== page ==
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Discussion : $2M from nothing

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Total 14 comments

2009-03-25 20:55:36 -
It's important to understand a few things here. First, Morgenstern was never charged with a crime and there is no evidence that he ever committed one. The FTC, the US trade commission, filed a complaint against his company and got a temporary restraining order which was eventually lifted. They have done this with uncountable Canadian companies that attempt to move into the US market. (Keep in mind that Canada is overrun with American companies.)

The FTC is responsible for protecting American interests in terms of trade. They respond to pressure from corporate interests - the long drawn out software lumber issue is a case in point. Eventually it went to the WTO and the Canadian software industry won, as they had over and over and over both there and in US courts. The point is, the FTC protects US business interests.

In the case of Morgenstern, there was a settlement, the restraining order was lifted, and the case never went anywhere. Incidentally, this happened in 2001, not 2004.

"NOTE: Stipulated final judgments and orders are for settlement purposes only and do not constitute an admission by the defendant of a law violation."

From the posting at FTC on the settlement, link below.

2009-03-17 20:55:32 -
wow, i wish he taught a course on scamming. then i would sign up and scam thousands of people like he does. and when did he sell ashley madison????

he also owns some marketing company. hmmmmm. aren't these all some kind of marketing company? marketing scams to make millions of dollars?!

2009-01-29 15:54:57 -
it is the same darren...he sold ashley madison

2008-03-24 12:14:28 -
Is this the same Darren Morgenstern that owns The Haverhill Institute of Staging and Design in Toronto, Ontario?
I hope its not a scam :(

2008-03-06 11:00:12 -
Is this the same Morgenstern of the Ashley Madison fame?

2007-03-02 21:50:31 -
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2007-03-02 21:50:29 -
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2007-03-02 21:50:23 -
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2005-12-30 02:37:42 -
Theirs no way you get the traffic they say you do DARREN MORGENSTERN your just a idiot.

2005-12-30 02:37:02 -
Theirs no way you get the traffic they say you do DARREN MORGENSTERN your just a idiot.

2005-09-01 21:26:49 -
Your blog is very interesint

2005-03-05 17:51:58 -
You think thats bad you should see his latest scam. The guys a major scammer and needs to be prosecuted ripping off online customers is his claim to fame.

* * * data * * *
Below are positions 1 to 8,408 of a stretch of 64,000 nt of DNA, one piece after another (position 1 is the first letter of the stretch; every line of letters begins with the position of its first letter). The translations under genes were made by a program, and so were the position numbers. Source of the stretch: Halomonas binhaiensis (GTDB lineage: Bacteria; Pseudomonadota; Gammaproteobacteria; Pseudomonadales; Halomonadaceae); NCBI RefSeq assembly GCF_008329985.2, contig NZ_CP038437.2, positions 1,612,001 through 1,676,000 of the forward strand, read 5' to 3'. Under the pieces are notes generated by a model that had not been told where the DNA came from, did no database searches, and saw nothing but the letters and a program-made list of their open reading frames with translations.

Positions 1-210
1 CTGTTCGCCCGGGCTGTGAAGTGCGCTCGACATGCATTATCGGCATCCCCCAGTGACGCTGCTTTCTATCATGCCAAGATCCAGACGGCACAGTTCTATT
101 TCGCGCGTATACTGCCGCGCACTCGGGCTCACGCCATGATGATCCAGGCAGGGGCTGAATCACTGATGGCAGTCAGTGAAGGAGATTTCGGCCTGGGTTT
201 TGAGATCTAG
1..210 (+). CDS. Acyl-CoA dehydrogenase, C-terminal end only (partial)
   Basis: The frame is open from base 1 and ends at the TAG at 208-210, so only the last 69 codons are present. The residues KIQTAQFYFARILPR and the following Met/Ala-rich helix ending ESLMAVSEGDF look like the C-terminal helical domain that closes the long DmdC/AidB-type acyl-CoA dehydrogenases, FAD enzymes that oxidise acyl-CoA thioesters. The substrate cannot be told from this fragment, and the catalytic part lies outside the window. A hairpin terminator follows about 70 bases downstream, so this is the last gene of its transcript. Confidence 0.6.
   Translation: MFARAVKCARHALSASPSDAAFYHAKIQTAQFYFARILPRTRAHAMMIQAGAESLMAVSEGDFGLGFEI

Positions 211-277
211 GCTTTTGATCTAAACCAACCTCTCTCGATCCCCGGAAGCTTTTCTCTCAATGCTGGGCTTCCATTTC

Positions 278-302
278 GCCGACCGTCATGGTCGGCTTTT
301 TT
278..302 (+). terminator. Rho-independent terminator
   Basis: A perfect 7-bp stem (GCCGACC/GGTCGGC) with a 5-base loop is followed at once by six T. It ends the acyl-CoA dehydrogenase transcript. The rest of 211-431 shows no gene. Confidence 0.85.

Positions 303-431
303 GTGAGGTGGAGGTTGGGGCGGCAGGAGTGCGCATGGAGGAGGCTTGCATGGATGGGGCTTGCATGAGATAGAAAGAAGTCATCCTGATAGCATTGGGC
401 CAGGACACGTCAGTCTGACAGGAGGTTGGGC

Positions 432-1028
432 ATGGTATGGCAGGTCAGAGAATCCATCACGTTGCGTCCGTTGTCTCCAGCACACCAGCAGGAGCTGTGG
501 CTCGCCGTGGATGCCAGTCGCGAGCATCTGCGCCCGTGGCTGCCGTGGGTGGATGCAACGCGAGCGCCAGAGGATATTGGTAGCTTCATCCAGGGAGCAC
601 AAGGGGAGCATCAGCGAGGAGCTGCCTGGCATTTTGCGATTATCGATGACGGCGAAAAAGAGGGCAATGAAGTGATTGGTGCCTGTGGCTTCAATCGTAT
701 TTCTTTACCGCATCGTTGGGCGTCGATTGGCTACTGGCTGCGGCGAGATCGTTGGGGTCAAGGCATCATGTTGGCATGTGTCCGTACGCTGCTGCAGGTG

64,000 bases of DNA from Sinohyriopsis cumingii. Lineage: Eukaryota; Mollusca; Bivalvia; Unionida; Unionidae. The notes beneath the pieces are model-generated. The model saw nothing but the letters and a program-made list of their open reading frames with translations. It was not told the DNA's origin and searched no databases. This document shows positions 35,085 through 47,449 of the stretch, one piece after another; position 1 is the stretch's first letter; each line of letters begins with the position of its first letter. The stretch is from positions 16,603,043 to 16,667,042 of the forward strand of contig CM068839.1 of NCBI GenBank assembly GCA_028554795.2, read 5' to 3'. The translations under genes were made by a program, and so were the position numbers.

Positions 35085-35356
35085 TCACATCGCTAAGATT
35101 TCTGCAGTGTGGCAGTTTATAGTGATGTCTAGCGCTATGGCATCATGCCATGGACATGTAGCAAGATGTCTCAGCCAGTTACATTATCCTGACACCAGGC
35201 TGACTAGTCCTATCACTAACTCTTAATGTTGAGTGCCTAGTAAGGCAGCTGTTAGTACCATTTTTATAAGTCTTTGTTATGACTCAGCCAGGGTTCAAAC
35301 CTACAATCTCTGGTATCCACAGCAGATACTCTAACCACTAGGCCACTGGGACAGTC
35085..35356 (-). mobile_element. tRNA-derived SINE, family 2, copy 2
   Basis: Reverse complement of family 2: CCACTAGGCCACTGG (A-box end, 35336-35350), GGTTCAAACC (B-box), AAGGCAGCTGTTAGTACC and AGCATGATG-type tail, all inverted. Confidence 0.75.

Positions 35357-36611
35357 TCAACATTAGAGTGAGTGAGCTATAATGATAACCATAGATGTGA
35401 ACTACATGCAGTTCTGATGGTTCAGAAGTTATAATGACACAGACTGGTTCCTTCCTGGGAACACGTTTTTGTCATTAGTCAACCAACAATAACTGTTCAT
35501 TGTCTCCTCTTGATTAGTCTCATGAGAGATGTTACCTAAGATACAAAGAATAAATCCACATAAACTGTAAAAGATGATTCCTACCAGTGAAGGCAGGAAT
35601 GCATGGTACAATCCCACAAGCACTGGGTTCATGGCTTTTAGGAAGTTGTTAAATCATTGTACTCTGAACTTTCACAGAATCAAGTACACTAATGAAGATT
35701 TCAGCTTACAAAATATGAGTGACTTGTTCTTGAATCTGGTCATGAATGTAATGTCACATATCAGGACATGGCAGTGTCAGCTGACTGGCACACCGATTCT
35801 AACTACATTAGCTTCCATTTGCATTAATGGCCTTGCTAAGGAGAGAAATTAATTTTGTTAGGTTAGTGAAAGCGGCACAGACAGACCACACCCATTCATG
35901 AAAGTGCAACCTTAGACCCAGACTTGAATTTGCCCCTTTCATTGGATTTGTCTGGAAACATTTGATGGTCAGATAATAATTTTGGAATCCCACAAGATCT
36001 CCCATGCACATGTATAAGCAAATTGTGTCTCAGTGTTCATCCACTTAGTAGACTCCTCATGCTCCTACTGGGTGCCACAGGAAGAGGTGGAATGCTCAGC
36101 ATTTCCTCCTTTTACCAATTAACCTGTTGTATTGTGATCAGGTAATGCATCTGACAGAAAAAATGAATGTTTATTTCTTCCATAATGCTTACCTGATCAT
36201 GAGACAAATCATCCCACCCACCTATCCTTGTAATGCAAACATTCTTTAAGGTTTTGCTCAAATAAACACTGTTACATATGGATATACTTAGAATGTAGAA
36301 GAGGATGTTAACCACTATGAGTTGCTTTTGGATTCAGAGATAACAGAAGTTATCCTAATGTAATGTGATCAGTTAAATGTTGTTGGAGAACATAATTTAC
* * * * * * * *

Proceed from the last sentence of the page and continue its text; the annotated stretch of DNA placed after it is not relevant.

2004-04-12 05:41:26 -
This injunction is nonsense!

This guy isn't doing anyone any harm. If anything, he's performing a valuable service to educate these domain name owners. If they have a name worth protected, they should have registered the variants long ago. I never thought to register all the variants of my main name, and I've been on the web since 1994. Consequently all the variations are owned by others doing this disturbingly similar to my own busines. But I dont have the money or the time to pursue fighting them in a bunch of foreign countries.

And $70 is the same fee Network Solutions used to demand. You used to have to register for 2 years at $35 per year.

"The Federal Trade Commission has asked a U.S. District Court Judge to halt an Internet domain name scheme that dupes consumers into needlessly registering variations of their existing domain names."

Needless? It all depends on how strongly a company wants to protect their name. If some named Bob Reuters registers the, might have trouble getting the name, especially if Bob doesn't try to make his site into a news service. If he was a plumber, Roto-Reuter plumbing would be more of a threat to roto-rooter than it would be to Reuters news.

Given how asleep most legal departments, and internet consultants are, I'd say this guy probably informed a lot of companies of a very cheap way to avoid problems in the future.

If someone paid, did he actually register the domain name for them, in their name? Then the only "crime" is selling an overpriced domain name registration service. Guess what, Network Solutions does that all the time!

And nothing here says that the owner of the main name couldn't just go out and register the extra domains for themselves. If the guy wasn't cybersquatting, then nothing prevented the recipient of the fax from avoiding paying the $70 fee. If they did pay the fee to him, then he made a reasonable markup for his time to make the domain name painless for the clueless owned of a business.

Additionally, owning extra domains gives a company the opportunity to create extra feeder sites that direct traffic to their main site. All the biggest sites do this with simple redirects.

The only place this guy went over the line is with the claim of a registration attempt by a third party. But everything else in what he was doing, including his capitalized disclaimer, is not a problem. Nothing wrong in what he said. There is no claim that he was actually cybersquatting.

Anyhow, this case is nonsense! They might as well accused this guy of being a terrorist. That makes as much sense as anything else about the problem the FTC is having.

2004-04-08 15:51:49 -
have you looked into an Ontario based company named Internet Corporation Listing Service (ICLS.NET)? It operates on a similar pattern and scale.

Total 14 comments
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